We like for our kids to have imaginations, but Santa has nothing to do with imagination. When you imagine, you conceive a thing that isn’t. With Santa, a child is simply duped into believing a thing that isn’t. Santa is a mythology that we force feed down their throats, and then go to great lengths to preserve. Again, it’s called “lying,” not “imagination building.”

Lie: a false statement made with deliberate intent to deceive; an intentional untruth; a falsehood.

He’s an entertaining, fanciful, merry ol’ lie — but he’s a lie all the same.

I’m often informed that Santa isn’t a “lie,” per se, because he’s “just for fun.”

Well, he might be, but the opposite of “lie” isn’t fun — it’s “truth.”

Is Santa true? No. Do you know he isn’t true? Yes. So what do you call it when you attempt to convince someone of an untruth? Fun? OK, but it’s a fun… what? A fun lie.

Look, my own mom and dad “did the Santa thing.” They’re great parents and fantastic people, so I’m not making any judgments about parents who “do Santa.” You could be perfectly wonderful, loving, and caring, and still participate in this holiday fraud.

But I think it might be time to reconsider the practice.

Yes, it’s a longstanding tradition, but not all traditions are worth continuing. Take, for example, Santa’s evil cousin: the Bogeyman. In many cultures, parents used to tell their kids that the Bogeyman would come to their room at night and eat them alive if they didn’t behave. Depending on the country, sometimes he would kidnap you and make you his slave, and other times he would just cannibalize you upfront. There have been many variations — and, hey, do your own thing with it, have fun — but they all shared the common “do what I say or a mythical beast will brutalize you in unspeakable ways” message.

There’s a lot that past generations got right about parenting. This isn’t one of them.

Certainly, Santa Claus is far more pleasant than the Bogeyman, but I submit that they are both relics of a time when it was acceptable to coerce your children with mystical scare tactics.

Maybe we should move on.

I don’t intend to write a lengthy refutation of every pro-Santa argument; I’m already devoting enough space as it is to this gluttonous stalker. I’d like to specifically address only one point on the Santa platform. I hear it all the time, and it goes like this: Santa makes Christmas magical. If you take Santa away from your kid, you’ve taken all the fun out of the holiday.

Please, carry on with the Kris Kringle schtick for whatever reason you like, but not this one. Any reason but this reason. Santa makes Christmas magical? SANTA?

This is what I hate about the guy. He’s a Christmas-stealing glory hog. He’s a diva; everything has to be about him, doesn’t it?

We invite Santa to Jesus Christ’s birthday party, he brings his stupid elves and a bag full of cheap toys, next thing you know it’s his party. If he leaves, apparently the party’s over. How can we have fun without magic?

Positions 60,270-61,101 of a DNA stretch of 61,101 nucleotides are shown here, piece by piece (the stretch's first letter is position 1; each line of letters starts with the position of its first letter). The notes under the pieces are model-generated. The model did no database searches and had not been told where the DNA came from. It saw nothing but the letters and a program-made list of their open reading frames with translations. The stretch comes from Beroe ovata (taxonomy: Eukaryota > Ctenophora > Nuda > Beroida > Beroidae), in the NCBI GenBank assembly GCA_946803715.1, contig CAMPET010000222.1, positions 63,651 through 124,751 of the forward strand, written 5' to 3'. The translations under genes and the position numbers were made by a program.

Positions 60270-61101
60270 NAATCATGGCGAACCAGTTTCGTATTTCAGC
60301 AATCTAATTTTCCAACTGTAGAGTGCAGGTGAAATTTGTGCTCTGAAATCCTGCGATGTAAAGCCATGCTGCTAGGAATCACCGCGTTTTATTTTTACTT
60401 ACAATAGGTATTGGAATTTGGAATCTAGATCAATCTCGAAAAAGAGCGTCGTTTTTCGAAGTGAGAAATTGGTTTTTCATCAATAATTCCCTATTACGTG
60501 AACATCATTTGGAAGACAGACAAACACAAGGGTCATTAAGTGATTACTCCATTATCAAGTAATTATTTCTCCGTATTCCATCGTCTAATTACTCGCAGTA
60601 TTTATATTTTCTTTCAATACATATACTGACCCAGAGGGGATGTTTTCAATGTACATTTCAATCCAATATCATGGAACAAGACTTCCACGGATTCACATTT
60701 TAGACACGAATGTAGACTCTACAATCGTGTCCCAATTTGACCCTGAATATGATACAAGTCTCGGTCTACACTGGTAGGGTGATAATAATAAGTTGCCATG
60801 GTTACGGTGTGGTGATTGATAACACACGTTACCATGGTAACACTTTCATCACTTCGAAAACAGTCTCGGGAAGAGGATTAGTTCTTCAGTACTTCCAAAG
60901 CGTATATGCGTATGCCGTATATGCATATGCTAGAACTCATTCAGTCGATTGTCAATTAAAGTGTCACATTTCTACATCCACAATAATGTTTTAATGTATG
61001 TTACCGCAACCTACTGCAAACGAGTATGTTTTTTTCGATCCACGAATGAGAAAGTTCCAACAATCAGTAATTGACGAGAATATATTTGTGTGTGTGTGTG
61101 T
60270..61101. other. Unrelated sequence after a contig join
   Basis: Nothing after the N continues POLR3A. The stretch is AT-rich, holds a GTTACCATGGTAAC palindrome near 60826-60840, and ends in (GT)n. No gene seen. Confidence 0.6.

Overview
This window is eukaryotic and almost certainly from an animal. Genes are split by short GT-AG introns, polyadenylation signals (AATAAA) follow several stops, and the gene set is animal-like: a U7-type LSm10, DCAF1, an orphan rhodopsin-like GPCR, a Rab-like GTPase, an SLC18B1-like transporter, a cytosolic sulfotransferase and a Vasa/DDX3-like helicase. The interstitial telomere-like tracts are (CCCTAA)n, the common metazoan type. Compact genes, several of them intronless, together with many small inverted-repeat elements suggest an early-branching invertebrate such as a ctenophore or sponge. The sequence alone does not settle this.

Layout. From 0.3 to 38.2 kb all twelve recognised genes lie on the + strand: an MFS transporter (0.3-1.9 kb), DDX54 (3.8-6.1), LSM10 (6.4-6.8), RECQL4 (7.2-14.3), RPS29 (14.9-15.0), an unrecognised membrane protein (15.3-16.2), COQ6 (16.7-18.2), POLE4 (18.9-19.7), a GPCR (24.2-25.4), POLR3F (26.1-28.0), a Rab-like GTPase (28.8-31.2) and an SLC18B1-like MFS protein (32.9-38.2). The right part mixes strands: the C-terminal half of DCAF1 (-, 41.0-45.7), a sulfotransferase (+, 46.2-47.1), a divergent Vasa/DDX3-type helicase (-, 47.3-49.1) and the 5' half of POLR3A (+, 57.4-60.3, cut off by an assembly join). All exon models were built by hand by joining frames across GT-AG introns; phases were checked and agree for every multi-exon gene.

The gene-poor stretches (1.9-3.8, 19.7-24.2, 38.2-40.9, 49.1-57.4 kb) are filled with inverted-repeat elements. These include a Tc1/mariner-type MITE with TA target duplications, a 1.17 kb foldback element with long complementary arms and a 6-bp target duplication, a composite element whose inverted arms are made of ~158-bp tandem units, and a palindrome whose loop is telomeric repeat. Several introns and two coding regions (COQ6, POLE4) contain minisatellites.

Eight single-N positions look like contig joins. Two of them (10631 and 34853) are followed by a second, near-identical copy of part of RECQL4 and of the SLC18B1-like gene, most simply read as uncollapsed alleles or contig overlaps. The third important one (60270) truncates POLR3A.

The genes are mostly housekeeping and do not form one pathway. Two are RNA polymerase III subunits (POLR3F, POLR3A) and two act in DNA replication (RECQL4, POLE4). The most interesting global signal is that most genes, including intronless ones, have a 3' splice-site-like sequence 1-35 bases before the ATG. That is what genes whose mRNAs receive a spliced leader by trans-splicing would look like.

Well, you know, there’s still Jesus. The Messiah. The Son of Man. Jesus Christ is better than magical. He offers something far greater than toys. He doesn’t have flying deer, but he has armies of angels. He doesn’t live in a cabin up in the North Pole, but He does live in a dimension that transcends time and space, and He invites us to join Him there in unending bliss. He doesn’t visit every house on Christmas night, but He’s always present, everywhere, all the time, because He is an omniscient deity.

In other words, Jesus is WAY cooler than Santa. This is a message that is, I think, tragically lost on many children. Let’s be honest: Christmas ain’t big enough for the both of them. Santa, the fun fictional character? Sure. Santa, the silly game of make believe? Yeah, he can join the festivities without overshadowing the Man of the Hour. But Santa, the actual real person who gives out toys made by elves? THAT Santa, being a man of considerable girth, tends to crowd Jesus out of the hearts of many kids. Yeah, Jesus is the Messiah, but Santa has TOYS. Who comes out on top in that scenario when you’re 4 years old?

Some children are so full of natural grace that even a pudgy mystical gift giver can’t distract them from Jesus. But normal kids — kids that are closer to how I was as a child — will find their allegiances split. I can’t believe that I’m the first 5 year old who impatiently sat through church on Christmas Eve, ignoring all of the stuff about nativities and wise men; entirely engrossed in visions of reindeer, elves, Santa Claus, and Game Boys (it was the 90′s, kids).

Why do we need to spruce up the Birth of God by adding some nonsense about a fat guy in a red suit? God, the Ultimate Power in the universe, sent His Son to Earth. He was conceived inside a woman’s womb and was born into this world in the same manner that all humans are born. He walked among us, performed miracles, healed the sick, raised the dead. He was murdered and then came back from the grave, and He now sits on His throne, at the right hand of God the Father. On Christmas, we celebrate His arrival, and the beginning of the epic journey that ended with Christ’s triumph over sin and death. He watches over us at all hours, every day, all year, for our whole lives, and offers us healing, comfort, and salvation. His angelic armies protect us as they battle the forces of evil, and He wants us all to join in that fight; a fight that will be won, once and for all, at the End of Time, when He returns in glory.

Now, tell me how Santa makes THAT more magical?

Santa, the Christmas Lie, is but a whimper and a sigh in the light of Jesus, the Christmas Truth. He can’t bring anything to the table that Jesus hasn’t already provided.

So do Santa if you want to do Santa, but you don’t need him to make Christmas magical.

Christmas is already more than magical — it’s supernatural." --  The Matt Walsh Blog

Even more importantly, with kids coming from hard places, if you lie about anything, watch out. They don't trust you about anything in the first place!

Posted by Shannon
Soli Deo gloria - Glory to God alone